by James W. Sutherland
While teaching a group of Ugandan church leaders, I mentioned how few African Americans were engaged in global missions. Okiru Ezekiel jumped up and shouted, “Tell them to come!”
While teaching a group of Ugandan church leaders, I mentioned how few African Americans were engaged in global missions. Okiru Ezekiel jumped up and shouted, “Tell them to come!” He added, “Come to see us. See the most primitive places like Karamajang—how difficult it is. Remind them that blood is stronger than water.”
How can the African American church be mobilized to answer Ezekiel’s call, the call of many such Africans and the will of Christ?
The African American church has understandably focused on home mission. Sylvia Jacobs estimated that a total of 600 African American missionaries served in Africa between 1820 and 1980 (Jacobs 1993, 22). Three hundred African American missionaries were identified in Africa in 1953 (Roesler 1953, 63). Robert Gordon postulated 240 total African American cross-cultural missionaries from a random survey in 1973 (Gordon 1973, 267-268). Crawford Loritts estimated about 300 African Americans serving in US parachurch organizations in 1987 (cross-cultural or otherwise [Sidey 1987, 61]). In 1997 I located 102 who had served at least a year in intercultural missions, and extrapolated the existence of another 140 (Sutherland 1998, 4-5). It’s possible there are now 300-500 such missionaries. If 500 exist, and if there are about 43,000 Protestant missionaries serving from the US (Moreau 2000, 33), this represents one percent of the missionary force, while blacks comprise 13 percent of the US population.
Origins of the Problem
Slavery limited response to a Macedonian call. US slavery was abolished in 1865, but determined men such as George Lisle and Lott Carey gained their freedom and then served in Jamaica (1782) and Liberia (1821), respectively. The black church has been occupied with helping African Americans survive slavery and racism. It’s understandable why the African American church supported relatively few intercultural missionaries before 1970-80, being preoccupied with staggering needs within her neighborhoods (see sidebar on page 503).
White Hindrances to Mission
By 1850 African Americans were assumed to be more resistant to African diseases than whites (Harr 1945, 16), and were recruited for that supposed advantage. Experience eventually denied that assumption and a major incentive to recruit African Americans evaporated (Harr, 130). Quinine was mass-produced by the 1890s (Gordon, 272).
Colonial governments, such as the Belgium Congo, Rhodesia and Liberia, obstructed African American missionary visas. South Africa required that a white lead the mission organization before selling steamship passage to African Americans (Harr, 40, 60-61). William Sheppard’s global exposé of inhumane abuses on Belgian rubber plantations in the early 1900s probably hindered later African American missionaries to the Congo. He counted eighty-one hands that had been severed from the arms of Congolese judged to have been slack in their rubber production (Parsell 2002, 1). By about 1920 four American mission boards observed that Belgians specifically hindered African American missionaries from coming to the Belgian Congo (Harr, 61-62). White missions faced shrinking colonial placement opportunities for African Americans.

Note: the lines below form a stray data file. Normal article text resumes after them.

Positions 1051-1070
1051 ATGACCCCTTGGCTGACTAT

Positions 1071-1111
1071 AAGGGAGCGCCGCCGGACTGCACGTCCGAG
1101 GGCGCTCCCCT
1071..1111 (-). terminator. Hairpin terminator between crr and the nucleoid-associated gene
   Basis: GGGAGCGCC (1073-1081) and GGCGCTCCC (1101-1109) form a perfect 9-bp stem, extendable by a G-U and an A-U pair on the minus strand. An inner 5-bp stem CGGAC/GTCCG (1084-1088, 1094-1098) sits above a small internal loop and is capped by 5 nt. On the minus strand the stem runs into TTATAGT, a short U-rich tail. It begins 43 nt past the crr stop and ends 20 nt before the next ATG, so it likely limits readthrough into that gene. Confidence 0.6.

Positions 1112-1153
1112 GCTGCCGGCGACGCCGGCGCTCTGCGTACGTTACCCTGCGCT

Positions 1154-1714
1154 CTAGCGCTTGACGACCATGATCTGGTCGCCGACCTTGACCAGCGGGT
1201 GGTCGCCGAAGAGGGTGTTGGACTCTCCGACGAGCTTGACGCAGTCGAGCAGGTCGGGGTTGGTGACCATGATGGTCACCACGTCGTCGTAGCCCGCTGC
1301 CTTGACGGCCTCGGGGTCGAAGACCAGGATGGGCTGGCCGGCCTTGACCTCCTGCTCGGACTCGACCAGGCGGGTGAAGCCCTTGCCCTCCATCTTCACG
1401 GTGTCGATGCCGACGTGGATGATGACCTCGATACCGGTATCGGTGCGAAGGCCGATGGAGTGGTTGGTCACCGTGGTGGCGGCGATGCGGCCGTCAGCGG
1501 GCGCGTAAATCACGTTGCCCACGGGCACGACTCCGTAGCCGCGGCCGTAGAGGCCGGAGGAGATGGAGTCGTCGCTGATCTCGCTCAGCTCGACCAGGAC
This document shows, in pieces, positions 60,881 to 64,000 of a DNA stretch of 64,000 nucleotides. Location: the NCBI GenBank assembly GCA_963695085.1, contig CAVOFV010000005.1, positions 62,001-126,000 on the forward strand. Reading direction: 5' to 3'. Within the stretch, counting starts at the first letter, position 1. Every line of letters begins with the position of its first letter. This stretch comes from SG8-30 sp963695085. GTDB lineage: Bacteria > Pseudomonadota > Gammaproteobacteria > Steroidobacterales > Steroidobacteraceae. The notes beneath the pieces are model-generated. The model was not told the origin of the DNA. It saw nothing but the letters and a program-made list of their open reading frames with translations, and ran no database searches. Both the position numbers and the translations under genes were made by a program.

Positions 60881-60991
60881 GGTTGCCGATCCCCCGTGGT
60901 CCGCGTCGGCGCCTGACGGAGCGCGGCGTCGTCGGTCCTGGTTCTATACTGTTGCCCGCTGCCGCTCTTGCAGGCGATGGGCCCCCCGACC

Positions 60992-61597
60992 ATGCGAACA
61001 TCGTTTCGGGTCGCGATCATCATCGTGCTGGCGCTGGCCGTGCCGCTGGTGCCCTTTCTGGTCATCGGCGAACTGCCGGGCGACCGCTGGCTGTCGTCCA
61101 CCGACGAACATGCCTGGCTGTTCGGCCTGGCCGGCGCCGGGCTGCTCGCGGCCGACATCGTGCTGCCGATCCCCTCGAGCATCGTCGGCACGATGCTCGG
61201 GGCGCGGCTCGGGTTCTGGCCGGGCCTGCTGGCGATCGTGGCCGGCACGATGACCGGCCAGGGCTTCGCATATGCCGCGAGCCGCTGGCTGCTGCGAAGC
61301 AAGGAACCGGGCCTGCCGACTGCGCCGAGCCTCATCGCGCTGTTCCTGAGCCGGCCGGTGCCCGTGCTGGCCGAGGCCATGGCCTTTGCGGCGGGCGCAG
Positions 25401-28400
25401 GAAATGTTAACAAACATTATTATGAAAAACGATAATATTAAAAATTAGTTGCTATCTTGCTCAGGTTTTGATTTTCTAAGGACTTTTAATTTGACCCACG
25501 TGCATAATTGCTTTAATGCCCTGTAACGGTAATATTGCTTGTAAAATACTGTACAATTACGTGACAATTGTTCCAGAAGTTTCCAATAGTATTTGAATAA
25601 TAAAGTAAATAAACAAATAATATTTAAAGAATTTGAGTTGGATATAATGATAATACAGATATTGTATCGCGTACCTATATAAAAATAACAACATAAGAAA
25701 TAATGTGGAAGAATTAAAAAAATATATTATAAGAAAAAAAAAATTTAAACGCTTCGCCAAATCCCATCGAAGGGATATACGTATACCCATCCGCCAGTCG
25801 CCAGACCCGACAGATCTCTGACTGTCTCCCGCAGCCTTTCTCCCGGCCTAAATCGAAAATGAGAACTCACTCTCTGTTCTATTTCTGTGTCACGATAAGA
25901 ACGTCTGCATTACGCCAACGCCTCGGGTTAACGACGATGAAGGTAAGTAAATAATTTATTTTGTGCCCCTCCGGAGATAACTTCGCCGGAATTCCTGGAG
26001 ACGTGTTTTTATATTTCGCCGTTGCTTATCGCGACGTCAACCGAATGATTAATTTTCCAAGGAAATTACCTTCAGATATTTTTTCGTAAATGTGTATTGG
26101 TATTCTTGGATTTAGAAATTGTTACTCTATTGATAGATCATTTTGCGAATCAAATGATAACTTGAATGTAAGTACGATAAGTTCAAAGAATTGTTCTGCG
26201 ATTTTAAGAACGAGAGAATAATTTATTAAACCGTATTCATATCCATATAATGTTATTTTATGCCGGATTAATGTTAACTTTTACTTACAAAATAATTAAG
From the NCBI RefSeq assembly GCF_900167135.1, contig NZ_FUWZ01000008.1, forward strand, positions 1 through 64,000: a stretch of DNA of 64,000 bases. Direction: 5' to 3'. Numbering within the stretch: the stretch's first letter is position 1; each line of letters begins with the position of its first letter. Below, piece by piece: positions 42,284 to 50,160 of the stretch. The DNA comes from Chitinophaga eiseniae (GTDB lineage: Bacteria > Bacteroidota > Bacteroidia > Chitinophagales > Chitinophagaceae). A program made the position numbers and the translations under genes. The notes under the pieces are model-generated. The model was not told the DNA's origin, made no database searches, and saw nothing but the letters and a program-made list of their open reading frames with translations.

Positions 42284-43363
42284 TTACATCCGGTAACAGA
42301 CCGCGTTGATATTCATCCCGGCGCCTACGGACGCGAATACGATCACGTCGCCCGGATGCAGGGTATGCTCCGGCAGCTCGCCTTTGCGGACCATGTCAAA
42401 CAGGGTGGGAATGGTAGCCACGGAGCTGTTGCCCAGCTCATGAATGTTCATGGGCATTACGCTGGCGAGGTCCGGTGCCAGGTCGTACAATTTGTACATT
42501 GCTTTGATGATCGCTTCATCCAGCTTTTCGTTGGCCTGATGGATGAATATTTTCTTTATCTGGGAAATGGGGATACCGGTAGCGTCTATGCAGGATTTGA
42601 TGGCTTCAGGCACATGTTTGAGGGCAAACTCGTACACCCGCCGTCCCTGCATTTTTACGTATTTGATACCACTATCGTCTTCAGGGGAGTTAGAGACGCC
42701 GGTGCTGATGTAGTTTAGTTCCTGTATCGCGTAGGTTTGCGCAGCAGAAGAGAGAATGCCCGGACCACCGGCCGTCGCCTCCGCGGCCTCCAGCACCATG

Some white missions found a lack of qualified African American candidates in 1945, 1953 and 1983 (Harr, 103-4, 130; Roesler, 43; Hughley 1983, 49-50)—small wonder when a slave could be whipped and imprisoned for teaching another slave to read even the Bible (Brent 1987, 401-2), and that in 1936 ten southern states spent nearly three times more educating white students than black (Bennett 1982, 257). Several white Bible colleges and seminaries prominent today refused to accept African Americans in 1953 (Sutherland, 21), while African American colleges and seminaries produced few missionaries (Roesler, 60-61).
During the 1800s and early 1900s, white missions fielded African American missionaries, but Wilbur Harr’s examination of mission records uncovered racial prejudices among white missions “from the very beginning” (Harr, 35). In 1947 African Americans were not accepted by Southern Baptists because it might upset the prejudices of white missionaries forced to work with them (61). Around 1947 various mission board secretaries hesitated to openly state that their board would even “consider accepting a promising Negro candidate from their own or another denomination” (66). In 1953 several prominent evangelical missions didn’t accept African American candidates, and of twenty-seven International Foreign Mission Association missions, none had an African American missionary, although some had earlier (Roesler, 39-40, 43).